PERRY COUNTY, Ky. (WYMT) - It may be officially fall, but it still feels like August.
"It's too hot. It shouldn't be this hot," said Dasia Wilson who lives in Hazard.
Wilson has two words to describe this extended summer.
"Dry and lifeless."
Temperatures are 20 degrees above the average, and even the dogs want nothing to do with the heat.
"They don't really wanna do much. They just kinda walk around then come and lay back down," said Wilson.
While locals are tired of walking outside and sweating, workers for the Housing Development Alliance say the heat makes their projects go longer.
"When it cools off we tend to get a lot more done because we don't have to break that much, but if you don't take breaks it's hard on your body," said worker Anthony Ritchie.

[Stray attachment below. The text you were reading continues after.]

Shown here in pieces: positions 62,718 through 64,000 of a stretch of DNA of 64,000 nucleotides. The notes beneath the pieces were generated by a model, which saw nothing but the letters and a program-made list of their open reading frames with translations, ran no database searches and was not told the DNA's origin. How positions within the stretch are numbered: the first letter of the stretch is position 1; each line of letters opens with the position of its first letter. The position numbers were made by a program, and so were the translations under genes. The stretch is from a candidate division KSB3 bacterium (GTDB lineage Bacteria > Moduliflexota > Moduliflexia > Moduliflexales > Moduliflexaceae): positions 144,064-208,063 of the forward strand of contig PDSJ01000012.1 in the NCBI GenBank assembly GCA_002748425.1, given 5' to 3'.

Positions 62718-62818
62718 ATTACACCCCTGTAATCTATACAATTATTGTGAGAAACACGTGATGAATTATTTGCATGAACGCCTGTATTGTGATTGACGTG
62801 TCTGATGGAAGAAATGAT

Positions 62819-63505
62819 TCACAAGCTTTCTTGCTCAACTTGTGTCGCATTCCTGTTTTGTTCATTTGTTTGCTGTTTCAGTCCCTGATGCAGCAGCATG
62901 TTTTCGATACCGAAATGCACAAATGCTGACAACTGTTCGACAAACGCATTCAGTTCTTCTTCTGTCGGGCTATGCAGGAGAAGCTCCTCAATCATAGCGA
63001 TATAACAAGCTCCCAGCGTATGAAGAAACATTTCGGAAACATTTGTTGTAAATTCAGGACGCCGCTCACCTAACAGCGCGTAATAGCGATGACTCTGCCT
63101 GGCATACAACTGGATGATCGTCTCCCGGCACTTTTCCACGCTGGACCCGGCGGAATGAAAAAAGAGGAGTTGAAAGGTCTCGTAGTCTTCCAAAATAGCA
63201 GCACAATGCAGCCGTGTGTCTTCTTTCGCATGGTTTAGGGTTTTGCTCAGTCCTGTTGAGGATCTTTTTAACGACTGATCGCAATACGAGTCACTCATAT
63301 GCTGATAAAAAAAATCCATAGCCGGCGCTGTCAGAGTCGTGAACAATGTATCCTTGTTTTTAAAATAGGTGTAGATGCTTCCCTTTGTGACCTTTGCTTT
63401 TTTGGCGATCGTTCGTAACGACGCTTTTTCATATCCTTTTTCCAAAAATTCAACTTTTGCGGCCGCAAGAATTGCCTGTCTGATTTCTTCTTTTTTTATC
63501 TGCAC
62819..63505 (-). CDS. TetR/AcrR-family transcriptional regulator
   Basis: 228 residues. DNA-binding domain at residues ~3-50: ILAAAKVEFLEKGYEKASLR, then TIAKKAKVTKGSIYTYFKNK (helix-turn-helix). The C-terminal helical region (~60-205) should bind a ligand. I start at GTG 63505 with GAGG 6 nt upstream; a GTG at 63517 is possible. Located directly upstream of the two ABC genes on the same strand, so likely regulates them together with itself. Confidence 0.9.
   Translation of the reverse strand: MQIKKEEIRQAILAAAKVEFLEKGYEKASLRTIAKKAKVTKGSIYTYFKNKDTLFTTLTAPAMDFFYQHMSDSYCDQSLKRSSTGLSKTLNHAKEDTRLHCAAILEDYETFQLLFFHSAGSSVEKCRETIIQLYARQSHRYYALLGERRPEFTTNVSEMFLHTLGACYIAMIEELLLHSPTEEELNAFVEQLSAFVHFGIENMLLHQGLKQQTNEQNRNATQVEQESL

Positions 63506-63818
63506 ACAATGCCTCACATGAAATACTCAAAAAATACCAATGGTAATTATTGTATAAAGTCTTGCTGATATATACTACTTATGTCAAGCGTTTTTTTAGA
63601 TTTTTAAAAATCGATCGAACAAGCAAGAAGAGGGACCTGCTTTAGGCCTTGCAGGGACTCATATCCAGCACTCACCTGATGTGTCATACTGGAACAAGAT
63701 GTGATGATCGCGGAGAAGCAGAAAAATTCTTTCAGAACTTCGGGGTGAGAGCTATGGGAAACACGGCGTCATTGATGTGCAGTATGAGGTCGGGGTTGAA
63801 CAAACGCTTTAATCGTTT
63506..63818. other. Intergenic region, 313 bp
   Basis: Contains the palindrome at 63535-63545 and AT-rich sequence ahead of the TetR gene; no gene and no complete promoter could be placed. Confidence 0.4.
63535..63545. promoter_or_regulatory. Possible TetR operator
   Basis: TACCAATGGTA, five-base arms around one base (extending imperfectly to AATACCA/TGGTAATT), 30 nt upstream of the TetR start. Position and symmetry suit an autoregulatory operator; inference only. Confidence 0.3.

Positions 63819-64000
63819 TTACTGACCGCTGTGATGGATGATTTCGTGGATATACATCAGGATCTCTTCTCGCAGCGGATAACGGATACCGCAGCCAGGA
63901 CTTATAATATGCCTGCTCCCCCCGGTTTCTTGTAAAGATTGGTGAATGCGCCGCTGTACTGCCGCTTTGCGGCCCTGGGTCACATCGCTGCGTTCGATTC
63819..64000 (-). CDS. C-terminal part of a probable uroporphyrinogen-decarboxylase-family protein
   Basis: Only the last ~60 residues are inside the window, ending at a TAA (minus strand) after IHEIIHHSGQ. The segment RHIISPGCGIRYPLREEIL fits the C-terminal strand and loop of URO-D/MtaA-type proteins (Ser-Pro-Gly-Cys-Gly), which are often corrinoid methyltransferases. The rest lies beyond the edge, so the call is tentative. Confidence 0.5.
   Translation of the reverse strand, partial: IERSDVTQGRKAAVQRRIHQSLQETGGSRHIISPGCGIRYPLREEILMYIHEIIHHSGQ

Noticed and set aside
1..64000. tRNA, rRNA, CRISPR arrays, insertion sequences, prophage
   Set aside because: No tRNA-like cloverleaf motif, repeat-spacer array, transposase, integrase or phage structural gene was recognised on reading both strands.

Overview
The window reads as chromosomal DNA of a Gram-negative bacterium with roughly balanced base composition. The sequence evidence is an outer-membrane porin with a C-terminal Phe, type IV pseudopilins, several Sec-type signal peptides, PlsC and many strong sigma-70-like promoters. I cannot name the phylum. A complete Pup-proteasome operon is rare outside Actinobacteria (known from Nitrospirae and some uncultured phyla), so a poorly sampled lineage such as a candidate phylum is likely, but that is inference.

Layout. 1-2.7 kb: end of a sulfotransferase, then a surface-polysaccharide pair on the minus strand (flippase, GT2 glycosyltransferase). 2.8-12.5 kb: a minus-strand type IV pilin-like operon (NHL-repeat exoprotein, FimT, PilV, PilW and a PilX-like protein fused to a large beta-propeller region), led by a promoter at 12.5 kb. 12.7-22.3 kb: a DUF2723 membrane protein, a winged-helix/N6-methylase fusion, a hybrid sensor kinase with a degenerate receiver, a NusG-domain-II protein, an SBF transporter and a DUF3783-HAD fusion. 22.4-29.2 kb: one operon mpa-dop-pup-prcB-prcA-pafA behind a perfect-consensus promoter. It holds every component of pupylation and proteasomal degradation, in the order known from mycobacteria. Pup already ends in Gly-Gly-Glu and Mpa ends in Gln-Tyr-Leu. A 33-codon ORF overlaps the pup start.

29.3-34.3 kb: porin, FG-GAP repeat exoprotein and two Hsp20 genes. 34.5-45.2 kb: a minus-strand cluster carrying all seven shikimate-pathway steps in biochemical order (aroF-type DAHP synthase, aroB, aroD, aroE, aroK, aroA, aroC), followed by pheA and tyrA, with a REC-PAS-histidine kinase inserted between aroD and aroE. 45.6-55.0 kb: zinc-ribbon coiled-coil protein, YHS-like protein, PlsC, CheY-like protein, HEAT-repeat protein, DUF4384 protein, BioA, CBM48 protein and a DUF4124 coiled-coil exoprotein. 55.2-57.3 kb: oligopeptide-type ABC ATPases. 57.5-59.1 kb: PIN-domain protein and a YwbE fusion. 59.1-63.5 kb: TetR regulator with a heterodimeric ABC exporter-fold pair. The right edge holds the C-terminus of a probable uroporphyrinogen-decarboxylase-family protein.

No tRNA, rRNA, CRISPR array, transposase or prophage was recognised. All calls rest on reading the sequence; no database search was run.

Along with the heat, the severe drought makes the dust fly.
"The dust is so thick when you step you can just see the dust and you have to breathe all that. It would be nice to have a little bit of dampness," said Ritchie.
September 2019 will go down in history as one of the driest months ever.
About three inches of rain is supposed to fall in September. There has only been a trace in Jackson.
Tuesday also marks the start of the fall forest fire season.